Sian Nalleweg and her daughter Megan Ives plunged straight away into the Fukushima InFORM project.
Started in the wake of the 2011 earthquake and tsunami that destroyed Japan’s Fukushima Daiichi nuclear power plant, Fukushima InFORM is a network of Canadian scientists, NGOs, and citizen scientists who are all tracking the radiological risk to the West Coast.
Sian said she and 14-year-old Megan joined soon after reading a call-out for citizen scientists emailed by the David Suzuki Foundation.
“I was like, ‘Yeah — we’ve got time, we live in this beautiful place, we can do it.’”
Every month since November 2014, Sian and Megan have slipped into gumboots, trudged with a heavy tote full of equipment to Grassy Island near Sandspit, and gathered water samples that they mail to a lab at the University of Victoria.
On Sept. 10, the mother-daughter team shot a short video about their three-year effort and entered it, along with 16,000 others, for CTV’s Canada in a Day film.
Theirs was one of just 300 clips to make the final cut. Haida Gwaiians can watch it on CTV on July 1 and July 2.
Sian said Fukushima InForm is still on the lookout for Cesium-134 — the signature isotope of the Fukushima disaster.
“It is in the water, but less than a dental X-ray,” she said.
So far, the highest sea-surface concentrations of radiation from Fukushima and the remains of nuclear-weapons testing have measured at 8.3 Becquerels per cubic metre. That’s more than 1,000 times less than the 10,000 Bq m-3 Health Canada considers a risk to human health.
While the project hasn’t raised any major alarms, it is shedding light on how waters flow across the Pacific, and around Haida Gwaii in particular.
When Sian and Megan first signed up, Fukushima InFORM was supposed to last three years.
It was recently extended another two, largely because the radioactive plume from Fukushima has taken far longer to cross the Pacific than expected.
According to a June update from Fukushima InFORM scientist Dr. Jonathan Kellogg, the most concentrated part of the plume is still nearing the coast and Haida Gwaii.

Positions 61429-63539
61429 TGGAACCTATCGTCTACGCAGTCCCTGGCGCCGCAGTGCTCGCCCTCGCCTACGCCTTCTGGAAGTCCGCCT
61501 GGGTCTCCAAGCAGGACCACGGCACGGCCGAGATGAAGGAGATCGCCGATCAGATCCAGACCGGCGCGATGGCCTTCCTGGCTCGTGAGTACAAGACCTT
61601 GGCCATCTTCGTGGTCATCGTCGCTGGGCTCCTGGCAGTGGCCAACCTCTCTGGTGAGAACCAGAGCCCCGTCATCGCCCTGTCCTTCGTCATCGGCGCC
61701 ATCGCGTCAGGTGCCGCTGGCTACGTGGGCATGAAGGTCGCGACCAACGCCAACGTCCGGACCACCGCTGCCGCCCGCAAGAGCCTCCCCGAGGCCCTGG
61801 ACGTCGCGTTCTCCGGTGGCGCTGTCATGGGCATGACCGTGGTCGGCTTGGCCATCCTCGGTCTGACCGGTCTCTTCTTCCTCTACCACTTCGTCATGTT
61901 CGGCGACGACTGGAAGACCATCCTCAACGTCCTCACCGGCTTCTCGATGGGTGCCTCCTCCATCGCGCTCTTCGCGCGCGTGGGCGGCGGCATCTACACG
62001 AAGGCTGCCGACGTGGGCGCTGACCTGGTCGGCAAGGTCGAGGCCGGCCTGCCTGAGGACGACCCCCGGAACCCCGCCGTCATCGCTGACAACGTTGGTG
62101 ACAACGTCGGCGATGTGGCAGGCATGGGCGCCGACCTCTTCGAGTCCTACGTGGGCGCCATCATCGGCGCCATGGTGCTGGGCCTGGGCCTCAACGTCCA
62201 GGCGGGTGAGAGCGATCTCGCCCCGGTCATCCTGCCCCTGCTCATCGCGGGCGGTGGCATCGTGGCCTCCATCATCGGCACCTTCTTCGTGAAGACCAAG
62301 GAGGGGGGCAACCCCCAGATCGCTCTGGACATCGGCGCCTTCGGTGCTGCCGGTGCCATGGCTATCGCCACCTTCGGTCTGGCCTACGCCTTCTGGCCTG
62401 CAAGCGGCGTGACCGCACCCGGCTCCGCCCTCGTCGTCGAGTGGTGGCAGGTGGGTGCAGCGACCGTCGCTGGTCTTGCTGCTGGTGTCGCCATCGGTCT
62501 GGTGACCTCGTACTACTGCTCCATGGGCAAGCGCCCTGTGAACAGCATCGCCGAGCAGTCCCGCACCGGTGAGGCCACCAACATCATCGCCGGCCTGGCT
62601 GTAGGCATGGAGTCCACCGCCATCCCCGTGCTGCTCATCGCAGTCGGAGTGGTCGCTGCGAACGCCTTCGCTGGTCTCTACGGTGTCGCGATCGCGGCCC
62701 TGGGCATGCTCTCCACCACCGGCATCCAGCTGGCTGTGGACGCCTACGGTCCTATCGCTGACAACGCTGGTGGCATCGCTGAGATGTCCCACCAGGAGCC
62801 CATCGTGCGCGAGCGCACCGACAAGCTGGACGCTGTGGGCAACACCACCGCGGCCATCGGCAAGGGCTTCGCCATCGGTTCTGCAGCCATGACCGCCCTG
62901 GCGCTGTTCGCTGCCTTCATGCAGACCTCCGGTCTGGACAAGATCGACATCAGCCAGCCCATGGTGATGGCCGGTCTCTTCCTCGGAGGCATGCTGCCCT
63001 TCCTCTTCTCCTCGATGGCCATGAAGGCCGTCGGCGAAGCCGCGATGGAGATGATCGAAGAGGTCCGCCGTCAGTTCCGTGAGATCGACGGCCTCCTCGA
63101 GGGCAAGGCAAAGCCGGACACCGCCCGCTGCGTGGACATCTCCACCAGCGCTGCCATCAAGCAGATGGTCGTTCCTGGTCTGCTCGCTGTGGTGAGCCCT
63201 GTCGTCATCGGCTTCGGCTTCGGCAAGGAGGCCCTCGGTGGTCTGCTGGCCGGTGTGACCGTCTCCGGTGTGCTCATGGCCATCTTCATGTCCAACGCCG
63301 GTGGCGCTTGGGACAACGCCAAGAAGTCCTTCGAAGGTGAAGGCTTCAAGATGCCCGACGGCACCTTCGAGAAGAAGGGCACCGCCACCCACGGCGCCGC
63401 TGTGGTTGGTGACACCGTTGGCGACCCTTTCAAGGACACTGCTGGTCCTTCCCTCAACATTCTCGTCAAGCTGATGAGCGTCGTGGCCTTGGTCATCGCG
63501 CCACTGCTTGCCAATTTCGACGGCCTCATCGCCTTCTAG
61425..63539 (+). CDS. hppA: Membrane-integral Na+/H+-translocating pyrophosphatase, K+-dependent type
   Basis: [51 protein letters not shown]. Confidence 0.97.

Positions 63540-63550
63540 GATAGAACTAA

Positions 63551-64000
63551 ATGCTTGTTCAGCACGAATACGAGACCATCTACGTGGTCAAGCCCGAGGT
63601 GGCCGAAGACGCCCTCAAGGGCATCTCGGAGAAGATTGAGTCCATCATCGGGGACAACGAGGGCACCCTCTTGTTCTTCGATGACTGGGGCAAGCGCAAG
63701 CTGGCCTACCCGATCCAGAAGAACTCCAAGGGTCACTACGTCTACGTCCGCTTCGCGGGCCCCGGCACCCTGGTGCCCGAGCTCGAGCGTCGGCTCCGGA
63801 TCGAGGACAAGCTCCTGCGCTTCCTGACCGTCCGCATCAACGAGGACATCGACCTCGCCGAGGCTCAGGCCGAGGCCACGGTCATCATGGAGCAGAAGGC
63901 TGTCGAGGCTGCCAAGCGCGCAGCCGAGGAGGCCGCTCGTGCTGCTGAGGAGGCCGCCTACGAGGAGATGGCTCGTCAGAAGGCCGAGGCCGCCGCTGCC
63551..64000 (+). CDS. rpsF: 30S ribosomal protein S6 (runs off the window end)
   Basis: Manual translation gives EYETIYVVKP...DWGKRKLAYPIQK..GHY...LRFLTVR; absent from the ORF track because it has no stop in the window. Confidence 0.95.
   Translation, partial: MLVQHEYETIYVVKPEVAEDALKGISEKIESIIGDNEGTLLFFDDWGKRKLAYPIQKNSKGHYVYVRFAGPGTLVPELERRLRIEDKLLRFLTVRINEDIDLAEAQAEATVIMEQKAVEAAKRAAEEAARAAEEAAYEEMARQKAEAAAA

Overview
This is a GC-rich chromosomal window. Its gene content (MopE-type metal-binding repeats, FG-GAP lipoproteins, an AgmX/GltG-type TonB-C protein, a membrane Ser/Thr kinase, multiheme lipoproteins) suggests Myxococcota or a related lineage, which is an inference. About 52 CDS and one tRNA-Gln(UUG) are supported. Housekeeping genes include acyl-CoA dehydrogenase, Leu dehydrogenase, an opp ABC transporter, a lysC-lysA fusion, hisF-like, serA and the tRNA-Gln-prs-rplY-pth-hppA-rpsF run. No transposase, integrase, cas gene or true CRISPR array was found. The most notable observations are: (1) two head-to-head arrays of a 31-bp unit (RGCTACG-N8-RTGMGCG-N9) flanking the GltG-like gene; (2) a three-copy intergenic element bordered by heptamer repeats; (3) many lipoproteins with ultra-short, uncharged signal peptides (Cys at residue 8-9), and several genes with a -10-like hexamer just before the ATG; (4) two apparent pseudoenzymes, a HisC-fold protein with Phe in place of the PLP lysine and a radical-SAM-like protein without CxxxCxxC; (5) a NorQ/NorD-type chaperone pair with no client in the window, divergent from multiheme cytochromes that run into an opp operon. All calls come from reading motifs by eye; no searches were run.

While it first travelled at “about the speed of a determined tortoise” (5 to 7 km per day), the plume slowed to a snail’s place (0.8 km a day) when it reached the North Pacific Bifurcation zone — an area of ocean southwest of Vancouver Island where the westward North Pacific current divides and flows up and down the coast.
Dr. Kellogg recently noticed that in summer, water samples taken by volunteer Kurt Evans in Masset and by Sian and Megan in Sandspit actually vary quite a bit from the samples at the other North Coast stations in Hartley Bay, Prince Rupert, and Lax Kw’alaams.
Kellogg said it’s not well understood how water flows in parts of Hecate Strait, though it is well known that the overall flow reverses from winter and summer due to a shift in prevailing winds.
Kellogg and the team at UVic will now do tests to see whether the water flow between Masset and Sandspit somehow bypasses the majority flow in eastern Hecate Strait, or whether the sampling difference results from a summer wash of cesium-free freshwater pushed to Haida Gwaii by the Nass and Skeena Rivers.
Whatever else the team finds, Sian said she and Megan are thrilled to be part of the project, and that their Haida Gwaii story is now being shared across Canada.
“I feel spiritually connected to Haida Gwaii,” said Sian.
“Maybe it’s in my blood to give back. I hope the ancestors like it.”